In high school, I vividly remember both the day I got Halo 2 and the sheer amount of time on that particular game. Since then I haven’t returned the Microsoft or the world of Halo, but this generation they’ve made a compelling case for the Xbox Series of consoles. With Halo Infinite being one of the most anticipated releases this year, there are many reasons to be excited and the early multiplayer drop is absolutely one of them. With all eyes on Microsoft, is Halo Infinite worth the wait or does it suggest a bumpy ride?
Just getting into my first match was a good reminder of why Halo achieved so much and goes to show 343 Industries’ skill as a developer. Where this is most evident is level design. Levels are carefully crafted with countless advantages, disadvantages, and setups that favor one thing or another. There is no such thing as a perfect spot, with many of them having choke points, limited exit paths, or just too much space to control. Some larger maps benefit from places to hide, over vast landscapes of nothing or complicated set pieces. It’s a good place to visit, one that is only enhanced by objectives.
Typically shooters are hit and miss with objectives. Sometimes people want to do it, with other runs having people just play Team Deathmatch. Halo Infinite has a nice balance of forcing people to care, by either setting up the level in a way that encourages objective play or having the mode dictated by the choices of others. It was honestly a lot of fun playing with or against people who will make a mad dash for oddball or a crazy flag play over sitting in a corner with a ranged weapon seeing how many kills they can get.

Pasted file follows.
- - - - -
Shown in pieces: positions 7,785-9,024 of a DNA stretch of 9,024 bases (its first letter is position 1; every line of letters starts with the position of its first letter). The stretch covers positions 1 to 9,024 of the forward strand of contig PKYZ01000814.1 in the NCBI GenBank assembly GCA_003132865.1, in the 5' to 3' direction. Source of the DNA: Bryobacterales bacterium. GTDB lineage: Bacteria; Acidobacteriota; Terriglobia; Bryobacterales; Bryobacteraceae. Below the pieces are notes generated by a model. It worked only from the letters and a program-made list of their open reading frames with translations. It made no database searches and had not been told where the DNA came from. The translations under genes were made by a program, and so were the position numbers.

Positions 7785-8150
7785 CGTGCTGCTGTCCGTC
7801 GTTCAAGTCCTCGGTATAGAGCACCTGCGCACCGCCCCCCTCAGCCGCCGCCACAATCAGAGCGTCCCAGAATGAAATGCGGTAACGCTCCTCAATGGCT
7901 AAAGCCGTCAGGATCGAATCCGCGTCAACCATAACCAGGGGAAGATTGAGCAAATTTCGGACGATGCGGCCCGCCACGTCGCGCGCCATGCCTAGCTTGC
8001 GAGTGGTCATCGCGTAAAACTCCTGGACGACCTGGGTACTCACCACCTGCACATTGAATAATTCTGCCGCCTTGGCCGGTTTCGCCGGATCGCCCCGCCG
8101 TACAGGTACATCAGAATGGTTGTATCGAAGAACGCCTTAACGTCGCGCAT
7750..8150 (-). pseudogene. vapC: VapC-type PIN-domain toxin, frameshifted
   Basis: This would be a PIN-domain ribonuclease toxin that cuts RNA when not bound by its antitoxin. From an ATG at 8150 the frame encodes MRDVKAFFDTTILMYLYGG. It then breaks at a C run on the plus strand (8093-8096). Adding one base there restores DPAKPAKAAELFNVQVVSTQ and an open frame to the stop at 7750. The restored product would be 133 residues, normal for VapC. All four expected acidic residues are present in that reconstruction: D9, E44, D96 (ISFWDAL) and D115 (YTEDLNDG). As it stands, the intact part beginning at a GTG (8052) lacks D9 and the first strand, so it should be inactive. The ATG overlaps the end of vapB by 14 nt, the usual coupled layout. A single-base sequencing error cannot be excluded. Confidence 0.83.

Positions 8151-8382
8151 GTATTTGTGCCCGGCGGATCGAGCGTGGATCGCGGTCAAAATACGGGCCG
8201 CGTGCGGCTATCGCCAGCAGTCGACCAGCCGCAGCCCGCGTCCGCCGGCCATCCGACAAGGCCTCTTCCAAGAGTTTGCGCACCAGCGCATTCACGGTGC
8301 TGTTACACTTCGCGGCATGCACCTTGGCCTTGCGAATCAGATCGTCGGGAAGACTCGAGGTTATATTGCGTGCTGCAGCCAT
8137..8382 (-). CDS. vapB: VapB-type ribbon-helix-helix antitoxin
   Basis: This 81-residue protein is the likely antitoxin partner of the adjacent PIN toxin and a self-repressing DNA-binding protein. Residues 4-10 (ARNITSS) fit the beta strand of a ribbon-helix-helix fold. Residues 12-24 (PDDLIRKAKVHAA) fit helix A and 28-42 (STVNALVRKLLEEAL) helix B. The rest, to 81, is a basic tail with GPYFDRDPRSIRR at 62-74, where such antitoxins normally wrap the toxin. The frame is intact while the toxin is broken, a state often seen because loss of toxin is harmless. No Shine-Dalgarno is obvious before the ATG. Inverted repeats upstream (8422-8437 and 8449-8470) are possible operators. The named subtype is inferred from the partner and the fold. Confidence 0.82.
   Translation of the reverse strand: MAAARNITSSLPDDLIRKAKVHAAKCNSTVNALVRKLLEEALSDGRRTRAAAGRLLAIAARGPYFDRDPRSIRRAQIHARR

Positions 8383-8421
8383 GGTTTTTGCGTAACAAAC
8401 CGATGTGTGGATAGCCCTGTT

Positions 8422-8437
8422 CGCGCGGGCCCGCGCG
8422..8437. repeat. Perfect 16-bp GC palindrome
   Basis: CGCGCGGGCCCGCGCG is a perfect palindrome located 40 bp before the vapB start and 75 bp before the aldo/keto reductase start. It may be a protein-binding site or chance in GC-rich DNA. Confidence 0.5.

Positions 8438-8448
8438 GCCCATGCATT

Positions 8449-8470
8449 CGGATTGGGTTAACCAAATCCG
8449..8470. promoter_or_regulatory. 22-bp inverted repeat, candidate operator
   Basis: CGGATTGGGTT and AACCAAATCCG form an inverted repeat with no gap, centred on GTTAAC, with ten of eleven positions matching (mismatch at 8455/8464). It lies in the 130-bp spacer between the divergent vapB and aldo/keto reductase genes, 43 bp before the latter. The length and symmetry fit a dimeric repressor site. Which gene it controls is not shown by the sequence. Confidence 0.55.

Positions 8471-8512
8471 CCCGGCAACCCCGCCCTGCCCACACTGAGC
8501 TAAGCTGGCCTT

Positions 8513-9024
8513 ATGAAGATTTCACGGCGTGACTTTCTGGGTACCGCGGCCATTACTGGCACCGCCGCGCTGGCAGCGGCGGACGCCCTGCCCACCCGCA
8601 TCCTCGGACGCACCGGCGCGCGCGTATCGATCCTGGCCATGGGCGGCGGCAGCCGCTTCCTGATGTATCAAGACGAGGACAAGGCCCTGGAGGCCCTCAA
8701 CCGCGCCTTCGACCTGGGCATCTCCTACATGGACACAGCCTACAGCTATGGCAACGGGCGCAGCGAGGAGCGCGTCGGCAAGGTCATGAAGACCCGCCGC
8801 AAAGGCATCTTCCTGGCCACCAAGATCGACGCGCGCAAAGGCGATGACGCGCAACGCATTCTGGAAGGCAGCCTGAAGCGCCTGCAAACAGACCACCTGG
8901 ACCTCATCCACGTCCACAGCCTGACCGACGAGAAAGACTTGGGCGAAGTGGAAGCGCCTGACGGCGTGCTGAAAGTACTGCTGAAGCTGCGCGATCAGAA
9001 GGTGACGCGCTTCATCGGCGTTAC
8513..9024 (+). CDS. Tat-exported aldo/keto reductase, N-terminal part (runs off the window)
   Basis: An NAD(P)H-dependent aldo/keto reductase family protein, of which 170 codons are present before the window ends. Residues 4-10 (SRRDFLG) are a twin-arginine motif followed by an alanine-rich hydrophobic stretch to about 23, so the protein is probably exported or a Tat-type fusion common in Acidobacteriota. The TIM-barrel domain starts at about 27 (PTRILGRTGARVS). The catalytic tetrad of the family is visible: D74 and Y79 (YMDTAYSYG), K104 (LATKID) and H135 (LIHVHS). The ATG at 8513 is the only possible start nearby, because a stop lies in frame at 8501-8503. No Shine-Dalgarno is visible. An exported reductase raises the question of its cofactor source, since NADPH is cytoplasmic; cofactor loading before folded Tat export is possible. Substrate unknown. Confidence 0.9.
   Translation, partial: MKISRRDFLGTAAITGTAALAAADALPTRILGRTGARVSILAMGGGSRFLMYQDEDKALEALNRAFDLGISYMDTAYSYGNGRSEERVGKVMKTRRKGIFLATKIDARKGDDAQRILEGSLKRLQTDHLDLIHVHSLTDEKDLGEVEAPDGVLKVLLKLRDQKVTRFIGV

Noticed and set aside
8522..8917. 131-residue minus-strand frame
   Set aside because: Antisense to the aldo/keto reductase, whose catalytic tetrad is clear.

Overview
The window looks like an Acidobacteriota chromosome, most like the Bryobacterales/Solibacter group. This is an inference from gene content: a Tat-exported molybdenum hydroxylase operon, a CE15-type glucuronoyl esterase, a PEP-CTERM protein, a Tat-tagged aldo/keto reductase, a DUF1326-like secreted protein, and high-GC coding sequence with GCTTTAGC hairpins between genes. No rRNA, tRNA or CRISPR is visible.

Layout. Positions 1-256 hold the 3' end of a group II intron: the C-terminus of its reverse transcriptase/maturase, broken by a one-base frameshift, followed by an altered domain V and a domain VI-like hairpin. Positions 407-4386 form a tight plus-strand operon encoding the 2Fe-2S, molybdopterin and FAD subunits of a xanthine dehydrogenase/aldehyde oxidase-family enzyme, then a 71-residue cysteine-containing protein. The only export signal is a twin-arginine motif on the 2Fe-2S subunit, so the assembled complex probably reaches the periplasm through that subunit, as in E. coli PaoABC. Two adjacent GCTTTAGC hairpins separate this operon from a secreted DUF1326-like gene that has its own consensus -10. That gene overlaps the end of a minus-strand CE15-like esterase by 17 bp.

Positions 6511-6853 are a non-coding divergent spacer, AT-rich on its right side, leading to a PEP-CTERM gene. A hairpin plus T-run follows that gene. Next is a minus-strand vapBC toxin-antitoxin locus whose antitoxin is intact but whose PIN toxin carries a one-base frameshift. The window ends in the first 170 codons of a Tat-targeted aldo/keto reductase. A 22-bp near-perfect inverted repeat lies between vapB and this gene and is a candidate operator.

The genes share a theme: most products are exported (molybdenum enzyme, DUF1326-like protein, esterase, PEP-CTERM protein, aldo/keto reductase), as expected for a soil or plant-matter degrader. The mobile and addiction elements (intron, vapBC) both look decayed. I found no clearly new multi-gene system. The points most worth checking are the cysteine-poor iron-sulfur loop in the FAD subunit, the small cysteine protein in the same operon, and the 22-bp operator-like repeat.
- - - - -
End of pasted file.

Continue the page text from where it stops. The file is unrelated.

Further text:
It also helps that Halo rewards and pushes a more aggressive playstyle. With limited ammo, weapons are hidden throughout the map, and a quick melee attack coming in handy, it’s far more enjoyable than a lot of other experiences out there.
One thing that surprised me was how newcomer-friendly it was. Ignoring ranked, which remains a mixed experience, the quick play made it extremely easy to just jump into a stage, figure out the layout, key weapon spawns, master usage, and so forth. Some mechanics take some getting used to, with grenades and other things being extremely important, that can be mastered in a fun area. Sure, matches will vary in terms of difficulty, but overall it remained relatively fun.
Perhaps the biggest testament to Halo Infinite’s overall quality is the biggest issue right now is the Battle Pass. Right now progression is based on completing various missions at a variety of different experience points. Things are being changed, ideally for the better, with the big daily one being played any match for 50 experience. However, even reaching level two takes 1000, meaning you’re looking at 20 matches. It not only takes a while, but the content itself is also rather underwhelming.
Having seen a lot of takes on the concept, I think Halo Infinite might be the worst. For example, free players don’t get an award for every level and many of them are pretty underwhelming. Four of the six free rewards are consumables that swap challenges, with one being a background and another visor color. Even towards the end, there are various skull helmets and flaming armor, all behind the premium pass. It makes sense to have most of these things locked behind a paywall but all of them are just an unfortunate choice. Still, later passes can fix this or maybe we will see some changes later in the season. The important thing isn’t how cool you can look or possibly look at 2,000 rounds to finish the pass, it’s that Halo Infinite is simply fun. It encourages players to run around, play smart and plan three steps in advance. It will be exciting to see what the full game offers, along with later updates but for now, we’re optimistic about its future